“NABJ is important; networking is crucial,” said Nyorkor, whose territory includes Kansas and Missouri. “We don’t want this to fail. The funding is definitely there.”

A COVID-19 hardship fund has been set up to benefit journalists of color who have been laid off but need to attend the convention to seek new opportunities, Nyorkor said. Some of the funders for the convention increased their contributions to ensure that the conference is successful. Nyorkor said the NABJ Monitor and TV news broadcast, staffed by students to cover the convention, also would continue but online. She said NABJ elections also take place this year to fill seven positions. People running for contested positions are campaigning online.

Smith-Randolph is among the candidates. He is seeking the position of NABJ treasurer. He said he wants more accountability and transparency in the budget process. He also supports NABJ having pandemic insurance. NABJ’s assets would have been nearly wiped out if it had to pay the more than $1.4 million the hotel may have charged the organization this year because of the traditional convention being canceled. That didn’t happen because the hotel canceled it because of COVID-19. Smith-Randolph also said NABJ needs to diversify its revenue stream because two-thirds of the annual budget comes from the convention. NABJ has struggled in recent years to emerge from being in the red.


Registration remains open for the Aug. 5-8 virtual NABJ/NAHJ convention. The theme remains “Power of the Past, Force of the Future.” More than 100 companies and organizations will join NABJ and NAHJ in presenting the largest convention for journalists of color.

Highlighted virtual convention features include:

  • More than 90 workshops, panels, forums, and training opportunities
  • A 3D career fair and exhibition hall featuring more than 70 companies armed with recruiters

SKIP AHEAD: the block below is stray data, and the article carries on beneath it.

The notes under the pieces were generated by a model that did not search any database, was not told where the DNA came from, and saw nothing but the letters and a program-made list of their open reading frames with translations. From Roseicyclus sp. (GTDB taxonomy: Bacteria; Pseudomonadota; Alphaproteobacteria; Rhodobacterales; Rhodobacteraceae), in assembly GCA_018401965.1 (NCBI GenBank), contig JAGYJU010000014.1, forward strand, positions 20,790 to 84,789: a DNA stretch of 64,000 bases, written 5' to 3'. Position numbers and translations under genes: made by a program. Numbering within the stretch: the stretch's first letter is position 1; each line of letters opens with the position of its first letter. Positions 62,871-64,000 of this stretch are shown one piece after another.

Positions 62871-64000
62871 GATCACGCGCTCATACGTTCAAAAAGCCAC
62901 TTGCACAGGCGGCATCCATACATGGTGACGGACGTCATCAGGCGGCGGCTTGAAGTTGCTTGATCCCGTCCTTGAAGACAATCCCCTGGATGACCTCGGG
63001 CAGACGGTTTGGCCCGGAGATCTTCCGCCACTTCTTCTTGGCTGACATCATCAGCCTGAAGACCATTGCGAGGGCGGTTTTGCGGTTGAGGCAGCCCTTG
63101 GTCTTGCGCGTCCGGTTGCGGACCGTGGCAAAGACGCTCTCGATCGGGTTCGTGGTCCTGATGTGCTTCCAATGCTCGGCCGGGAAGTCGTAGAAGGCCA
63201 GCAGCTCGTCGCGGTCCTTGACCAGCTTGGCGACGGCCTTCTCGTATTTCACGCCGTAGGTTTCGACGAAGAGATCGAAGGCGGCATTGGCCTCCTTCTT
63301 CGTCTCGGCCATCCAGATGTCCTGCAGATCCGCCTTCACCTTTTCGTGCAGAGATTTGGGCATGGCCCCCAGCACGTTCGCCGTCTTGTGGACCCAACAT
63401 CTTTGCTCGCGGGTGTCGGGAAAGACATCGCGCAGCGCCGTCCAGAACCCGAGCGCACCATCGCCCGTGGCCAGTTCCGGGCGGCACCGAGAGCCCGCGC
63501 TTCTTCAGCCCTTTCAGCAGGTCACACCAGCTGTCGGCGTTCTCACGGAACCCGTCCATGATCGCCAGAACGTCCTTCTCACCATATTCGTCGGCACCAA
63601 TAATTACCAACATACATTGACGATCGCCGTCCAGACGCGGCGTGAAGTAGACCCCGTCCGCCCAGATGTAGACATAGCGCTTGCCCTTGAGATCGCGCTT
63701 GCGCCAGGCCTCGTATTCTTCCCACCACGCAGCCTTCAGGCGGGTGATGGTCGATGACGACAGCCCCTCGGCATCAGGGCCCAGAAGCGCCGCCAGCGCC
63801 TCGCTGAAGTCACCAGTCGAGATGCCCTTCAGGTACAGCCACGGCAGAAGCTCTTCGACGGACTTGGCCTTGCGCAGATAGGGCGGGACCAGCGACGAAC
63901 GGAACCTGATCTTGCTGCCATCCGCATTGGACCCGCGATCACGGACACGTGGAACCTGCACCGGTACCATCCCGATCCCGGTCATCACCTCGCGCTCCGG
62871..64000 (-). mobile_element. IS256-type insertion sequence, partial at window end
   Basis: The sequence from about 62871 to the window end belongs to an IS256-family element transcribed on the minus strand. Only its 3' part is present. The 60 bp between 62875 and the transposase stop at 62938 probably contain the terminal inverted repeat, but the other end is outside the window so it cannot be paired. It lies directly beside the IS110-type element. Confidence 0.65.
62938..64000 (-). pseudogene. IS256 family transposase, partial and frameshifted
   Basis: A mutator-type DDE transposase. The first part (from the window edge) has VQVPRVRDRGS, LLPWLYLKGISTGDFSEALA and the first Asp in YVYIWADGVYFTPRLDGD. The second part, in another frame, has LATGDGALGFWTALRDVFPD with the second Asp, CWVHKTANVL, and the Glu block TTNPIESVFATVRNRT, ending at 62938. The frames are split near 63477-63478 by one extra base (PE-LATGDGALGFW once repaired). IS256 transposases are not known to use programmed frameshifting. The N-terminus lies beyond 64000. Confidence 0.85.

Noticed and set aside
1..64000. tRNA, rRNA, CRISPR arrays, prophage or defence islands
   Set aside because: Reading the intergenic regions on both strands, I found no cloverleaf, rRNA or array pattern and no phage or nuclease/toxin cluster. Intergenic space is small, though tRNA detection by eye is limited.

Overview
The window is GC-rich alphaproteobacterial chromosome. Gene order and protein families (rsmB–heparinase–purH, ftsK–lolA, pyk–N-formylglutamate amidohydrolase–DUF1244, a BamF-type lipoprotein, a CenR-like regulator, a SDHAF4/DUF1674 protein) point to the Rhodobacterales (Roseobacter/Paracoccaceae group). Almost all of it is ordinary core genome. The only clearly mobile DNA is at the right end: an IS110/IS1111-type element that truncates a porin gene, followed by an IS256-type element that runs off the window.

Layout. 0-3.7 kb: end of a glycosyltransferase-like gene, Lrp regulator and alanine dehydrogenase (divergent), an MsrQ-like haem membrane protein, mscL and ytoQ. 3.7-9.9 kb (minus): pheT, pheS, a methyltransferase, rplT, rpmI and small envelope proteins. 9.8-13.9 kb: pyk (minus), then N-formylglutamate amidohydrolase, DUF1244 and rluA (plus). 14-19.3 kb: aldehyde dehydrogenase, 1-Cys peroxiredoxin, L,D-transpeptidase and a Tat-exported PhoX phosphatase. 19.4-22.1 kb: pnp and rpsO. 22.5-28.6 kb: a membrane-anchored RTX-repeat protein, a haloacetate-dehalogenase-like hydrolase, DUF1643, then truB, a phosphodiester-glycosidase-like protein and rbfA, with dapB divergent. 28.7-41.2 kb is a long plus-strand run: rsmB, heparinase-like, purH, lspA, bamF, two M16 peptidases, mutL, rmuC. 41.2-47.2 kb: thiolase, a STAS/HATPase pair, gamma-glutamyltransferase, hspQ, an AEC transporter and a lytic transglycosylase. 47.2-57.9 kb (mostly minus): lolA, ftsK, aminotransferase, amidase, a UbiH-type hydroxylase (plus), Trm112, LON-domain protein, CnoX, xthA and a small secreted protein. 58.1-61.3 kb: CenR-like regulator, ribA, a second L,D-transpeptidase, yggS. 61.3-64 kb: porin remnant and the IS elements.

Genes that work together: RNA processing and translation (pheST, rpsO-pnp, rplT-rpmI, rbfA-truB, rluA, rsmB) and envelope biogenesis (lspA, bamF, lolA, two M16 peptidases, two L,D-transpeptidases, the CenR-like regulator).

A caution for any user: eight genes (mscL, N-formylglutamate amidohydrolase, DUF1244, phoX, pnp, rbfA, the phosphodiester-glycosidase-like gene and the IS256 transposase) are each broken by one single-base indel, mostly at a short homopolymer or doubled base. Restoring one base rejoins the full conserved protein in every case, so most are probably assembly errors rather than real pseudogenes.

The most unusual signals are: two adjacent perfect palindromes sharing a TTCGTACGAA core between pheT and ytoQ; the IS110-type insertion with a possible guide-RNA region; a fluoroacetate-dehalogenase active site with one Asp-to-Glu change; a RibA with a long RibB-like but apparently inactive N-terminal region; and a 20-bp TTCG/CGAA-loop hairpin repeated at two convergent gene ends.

• The option for attendees to meet recruiters and managers live via video, phone and chat in their booths
  • The opportunity to build and share your professional profile and visual portfolio while also applying for job openings right at the virtual booths
  • An opening ceremony and reception co-produced with Walt Disney Parks and Resorts
  • At least 5 networking/happy hour receptions
  • Three breakfast and luncheon events (the first 1,200 registrants will receive free meal delivery)
  • The annual NABJ Sports Task Force Scholarship Jam featuring a celebrity DJ
  • The 2021 Houston Convention Kickoff party
  • The Newsmaker Plenary on the U.S. Presidential Candidates
  • The W.E.B. Du Bois Plenary powered by the Chan Zuckerberg Initiative
  • Special sessions focusing on social justice, racism in America and COVID-19
  • Exclusive movie screenings and upfronts
  • The Innovation Bubble (featuring the latest from technology companies)
  • The Authors Showcase (featuring new creative works hitting shelves)
  • The Visual Task Force photo auction
  • And a whole lot more (including the option to build your own virtual swag bag to take advantage of partner offerings and save important information as you experience the virtual environment)
  • Due to various and unexpected shifts and changes, we will not be able to host the award events virtually at the August convention.
  • We are planning to either host a virtually-produced awards show in the coming months or explore options to hold the awards event in person in the spring of 2021. We will then determine a timeline to announce finalists.
  • Speakers will include Stacey Abrams, Lester Holt, Soledad O’Brien, Maria Hinojosa, Yamiche Alcindor, Byron Pitts, Kimberly Godwin, Derrick Johnson, Laz Alonso, Jessie T. Usher, MC Lyte, Victoria Rowell, Lynn Toler, Roy Wood Jr., Dr. Regina Benjamin, Dr. Patrice A. Harris, Kamie Crawford, John B. King Jr., Chance the Rapper, Jenifer Lewis and more!

For more information on registering for the convention, go to https://www.nabjnahjconvention.com/NABJ_Registration3.cfm.

For the information on the convention at a glance go to https://www.nabjnahjconvention.com/Manual_Schedule.cfm.

NABJ has taken a stand against sexism in the treatment of women covering sports. The organization said in a statement that it “is disappointed to learn of the reported harassment and mistreatment that women journalists have been experiencing as employees of Black Sports Online (BSO) and its CEO Robert Littal. The issue surfaced on Twitter after Tamantha Gunn, one of BSO’s former employees, posted a series of tweets that included a string of inappropriate and insensitive comments from Littal, exposing a toxic work environment. The Twitter thread can be found here.”